He helped to organize the township and the county, and served as County Commissioner, being also Chairman of the Board for two years. In Lansing Township he
was Supervisor for fourteen years, and during most of that time was Chairman of the County Board. He helped to build all the schoolhouses, and had a broad acquaintance throughout the county.
He is a member of the State Pioneer Association, as well as of the Ingham County Pioneer Association, and was its honored President for many years.
The Methodist Episcopal Church is the religious body with which our subject is in sympathy, and he has been an official member of it for many years, but he also sympathizes warmly with all religious movements, and has aided in the erection of every church in Lansing. In his early days he was a Free-soil Democrat, but when the Fugitive Slave Law came into force, it sent him with many others into the newly formed Republican party in 1854. His first Presidential vote was cast for Martin Van Buren, and his second for John C. Fremont. Since that time he has been a pillar in the Republican party, and until recently he has attended nearly every county and congressional convention, and was a member and Chairman in the Republican Committee of
Ingham Comity for years.
WILLIAM HENRY RAYNER,
is a farmer
and stock-raiser, who owns two hundred and eighty acres of land within the corporate limits of Mason. His farm is located on
section 9, of Vevay Township, Ingham County, but his residence is in the city proper. The distance between his residence and the farm which
he operates being so short that he can readily go from one place to the other. Mr. Rayner was born in
he town of Brutus, Cayuga County, N.Y., April 24, 1836, He is the son of John and Emily
(Meech) Raynor, the father a native of Orange County, N.Y., and the mother of the town of Brutus, where our subject was born.
Our subject's parents came to Michigan when their son was but three years of age, and they located in the village of Mason, at a time when there was but a limited chance for the lad to obtain many educational advantages, as they were in such financial position that
he had to work on the farm at the time when he should have been in school.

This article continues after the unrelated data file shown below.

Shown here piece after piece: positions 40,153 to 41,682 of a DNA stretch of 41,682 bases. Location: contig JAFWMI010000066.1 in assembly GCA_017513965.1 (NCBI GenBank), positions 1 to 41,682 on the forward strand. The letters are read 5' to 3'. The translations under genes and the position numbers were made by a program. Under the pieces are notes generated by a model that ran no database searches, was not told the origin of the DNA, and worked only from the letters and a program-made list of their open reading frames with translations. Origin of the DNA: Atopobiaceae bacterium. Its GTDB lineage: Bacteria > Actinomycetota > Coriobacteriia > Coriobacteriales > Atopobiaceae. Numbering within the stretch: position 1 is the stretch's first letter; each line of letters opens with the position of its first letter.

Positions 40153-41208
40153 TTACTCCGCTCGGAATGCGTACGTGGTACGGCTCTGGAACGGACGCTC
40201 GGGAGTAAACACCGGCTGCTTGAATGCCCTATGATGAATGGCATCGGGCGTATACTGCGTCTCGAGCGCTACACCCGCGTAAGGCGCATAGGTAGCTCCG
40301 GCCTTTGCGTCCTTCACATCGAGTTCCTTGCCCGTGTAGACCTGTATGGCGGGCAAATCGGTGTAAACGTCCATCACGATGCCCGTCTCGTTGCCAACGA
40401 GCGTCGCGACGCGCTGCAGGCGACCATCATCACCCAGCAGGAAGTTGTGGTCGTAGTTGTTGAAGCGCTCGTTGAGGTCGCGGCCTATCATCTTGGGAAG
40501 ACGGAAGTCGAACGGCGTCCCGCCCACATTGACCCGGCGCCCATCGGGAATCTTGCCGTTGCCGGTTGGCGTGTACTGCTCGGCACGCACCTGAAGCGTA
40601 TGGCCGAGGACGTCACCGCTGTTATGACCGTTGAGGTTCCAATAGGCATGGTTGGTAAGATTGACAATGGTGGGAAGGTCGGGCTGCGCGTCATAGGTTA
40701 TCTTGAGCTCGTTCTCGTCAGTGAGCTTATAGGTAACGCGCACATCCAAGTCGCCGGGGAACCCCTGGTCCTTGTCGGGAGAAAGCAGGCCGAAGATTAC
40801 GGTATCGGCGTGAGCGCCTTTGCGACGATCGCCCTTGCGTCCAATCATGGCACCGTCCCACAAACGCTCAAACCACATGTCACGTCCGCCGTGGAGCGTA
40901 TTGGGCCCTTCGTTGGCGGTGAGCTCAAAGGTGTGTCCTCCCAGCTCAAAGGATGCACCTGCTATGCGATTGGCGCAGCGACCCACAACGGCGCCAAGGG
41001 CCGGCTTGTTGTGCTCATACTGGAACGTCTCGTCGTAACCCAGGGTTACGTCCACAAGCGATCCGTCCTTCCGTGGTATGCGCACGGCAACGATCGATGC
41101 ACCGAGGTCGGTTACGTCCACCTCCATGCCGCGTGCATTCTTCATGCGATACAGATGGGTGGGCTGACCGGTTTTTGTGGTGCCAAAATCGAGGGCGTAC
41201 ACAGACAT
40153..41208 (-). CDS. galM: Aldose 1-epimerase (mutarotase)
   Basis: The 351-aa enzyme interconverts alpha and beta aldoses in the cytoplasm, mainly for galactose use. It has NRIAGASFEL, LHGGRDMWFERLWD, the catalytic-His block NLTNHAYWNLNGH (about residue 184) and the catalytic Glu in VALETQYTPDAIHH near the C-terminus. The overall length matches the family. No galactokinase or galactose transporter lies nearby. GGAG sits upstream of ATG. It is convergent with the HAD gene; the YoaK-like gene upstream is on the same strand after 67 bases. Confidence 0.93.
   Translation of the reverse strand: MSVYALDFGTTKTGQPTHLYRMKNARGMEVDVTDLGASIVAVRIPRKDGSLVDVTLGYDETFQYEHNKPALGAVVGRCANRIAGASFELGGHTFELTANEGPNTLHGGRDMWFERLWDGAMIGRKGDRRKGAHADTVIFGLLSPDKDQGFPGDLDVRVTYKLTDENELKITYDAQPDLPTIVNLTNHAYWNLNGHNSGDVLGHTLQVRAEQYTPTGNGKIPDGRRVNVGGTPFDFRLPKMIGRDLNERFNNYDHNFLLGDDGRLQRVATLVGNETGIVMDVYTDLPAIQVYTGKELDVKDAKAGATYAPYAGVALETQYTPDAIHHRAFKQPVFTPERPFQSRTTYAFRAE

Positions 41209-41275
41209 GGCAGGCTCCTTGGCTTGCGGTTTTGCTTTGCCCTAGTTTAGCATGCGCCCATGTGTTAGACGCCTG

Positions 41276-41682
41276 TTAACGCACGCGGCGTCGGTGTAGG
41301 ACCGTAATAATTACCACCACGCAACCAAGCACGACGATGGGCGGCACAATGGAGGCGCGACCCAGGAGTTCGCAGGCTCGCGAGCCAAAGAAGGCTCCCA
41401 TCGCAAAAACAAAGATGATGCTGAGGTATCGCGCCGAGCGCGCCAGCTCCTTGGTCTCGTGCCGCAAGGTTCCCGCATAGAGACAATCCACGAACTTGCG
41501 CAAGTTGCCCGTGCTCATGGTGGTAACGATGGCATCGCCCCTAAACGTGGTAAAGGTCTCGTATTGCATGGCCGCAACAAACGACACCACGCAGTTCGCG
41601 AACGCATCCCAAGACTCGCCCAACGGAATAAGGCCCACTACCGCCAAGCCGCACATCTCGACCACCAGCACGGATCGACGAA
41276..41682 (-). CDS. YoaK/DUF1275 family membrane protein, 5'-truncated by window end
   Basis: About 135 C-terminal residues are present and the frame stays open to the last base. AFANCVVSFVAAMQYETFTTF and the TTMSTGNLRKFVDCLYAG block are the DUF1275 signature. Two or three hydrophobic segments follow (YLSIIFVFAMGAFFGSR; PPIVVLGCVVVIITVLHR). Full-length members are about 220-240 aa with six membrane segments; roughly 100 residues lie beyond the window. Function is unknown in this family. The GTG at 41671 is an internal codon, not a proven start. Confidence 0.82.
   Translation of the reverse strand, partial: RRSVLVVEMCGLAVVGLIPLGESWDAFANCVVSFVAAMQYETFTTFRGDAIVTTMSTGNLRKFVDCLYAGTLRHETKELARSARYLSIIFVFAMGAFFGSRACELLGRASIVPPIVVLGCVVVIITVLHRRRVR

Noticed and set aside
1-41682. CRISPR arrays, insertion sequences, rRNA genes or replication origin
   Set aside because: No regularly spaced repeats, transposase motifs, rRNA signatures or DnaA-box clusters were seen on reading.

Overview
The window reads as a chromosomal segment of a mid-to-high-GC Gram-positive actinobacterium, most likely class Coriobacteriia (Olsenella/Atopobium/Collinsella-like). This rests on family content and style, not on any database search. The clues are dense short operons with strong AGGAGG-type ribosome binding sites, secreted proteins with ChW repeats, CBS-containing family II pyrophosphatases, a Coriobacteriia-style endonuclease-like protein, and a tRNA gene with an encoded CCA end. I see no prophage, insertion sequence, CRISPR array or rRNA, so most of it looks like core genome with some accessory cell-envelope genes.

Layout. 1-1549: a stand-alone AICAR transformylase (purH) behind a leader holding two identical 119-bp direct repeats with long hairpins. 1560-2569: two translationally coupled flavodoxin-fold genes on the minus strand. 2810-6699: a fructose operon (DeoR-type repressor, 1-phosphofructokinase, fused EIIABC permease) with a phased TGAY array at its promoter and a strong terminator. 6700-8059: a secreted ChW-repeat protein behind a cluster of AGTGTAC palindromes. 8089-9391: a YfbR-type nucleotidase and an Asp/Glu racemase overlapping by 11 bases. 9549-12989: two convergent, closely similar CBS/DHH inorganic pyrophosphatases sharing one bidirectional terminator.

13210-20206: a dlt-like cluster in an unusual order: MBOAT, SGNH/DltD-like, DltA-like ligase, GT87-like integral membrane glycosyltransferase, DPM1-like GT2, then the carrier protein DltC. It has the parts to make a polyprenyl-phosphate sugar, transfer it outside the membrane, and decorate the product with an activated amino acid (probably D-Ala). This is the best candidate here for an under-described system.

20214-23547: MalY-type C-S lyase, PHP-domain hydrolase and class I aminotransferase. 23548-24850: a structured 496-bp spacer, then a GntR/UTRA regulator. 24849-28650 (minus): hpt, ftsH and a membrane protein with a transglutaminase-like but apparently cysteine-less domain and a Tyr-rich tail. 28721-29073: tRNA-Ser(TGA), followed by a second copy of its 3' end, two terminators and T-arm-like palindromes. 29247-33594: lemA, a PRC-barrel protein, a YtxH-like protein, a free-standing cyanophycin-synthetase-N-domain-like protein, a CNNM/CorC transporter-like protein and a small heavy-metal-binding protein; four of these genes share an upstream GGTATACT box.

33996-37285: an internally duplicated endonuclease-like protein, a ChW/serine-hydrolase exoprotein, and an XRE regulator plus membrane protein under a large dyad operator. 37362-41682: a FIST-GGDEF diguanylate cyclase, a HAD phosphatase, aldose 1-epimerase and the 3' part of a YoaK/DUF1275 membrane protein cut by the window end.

He had a great desire to become a surveyor and although he never had any opportunity of studying the science of surveying in school, yet he gave what time
he could to the study, while engaged in farming until he became quite an expert at the business, even going so far as to construct some of
his leveling instruments. He was recognized in the neighborhood in which he lived as being an ingenious young man, and his services were frequently in requisition as a surveyor. He still possesses an instrument for leveling that he himself made, that cannot be surpassed by any instrument made at the present time. He served faithfully upon his father's place until the age of twenty-one, giving his time to the very day, but immediately after began to do for himself.
William Henry Rayner began to work by the month or day, or any other way in which
he could earn money, and in a short time he had made a position for himself, and was recognized throughout the township as a progressive go-ahead young man. In two or three years
he was elected Constable, in which capacity he served for eight years and he has served as County Surveyor some twelve or sixteen years, although not consecutively. He has also frequently performed the duties of City Engineer.
Our subject began to feel himself in a position in which
he could have a home of his own, and on September 6, 1866, he made Miss Frances Robbins the presiding genius over his domestic affairs, as well as the custodian of his best affections, his companion and helpmate. She was born in Alaiedon Township, Ingham County,
March 15, 1846, and is a daughter of William H. and Lydia M. (Wells) Robbins. Our subject and his wife are the parents of three children, Robbins B.
born December 4, 1873, Rie M., born May 13, 1875, and William P. born January 16, 1881. Our subject is a believer in the Bible, of which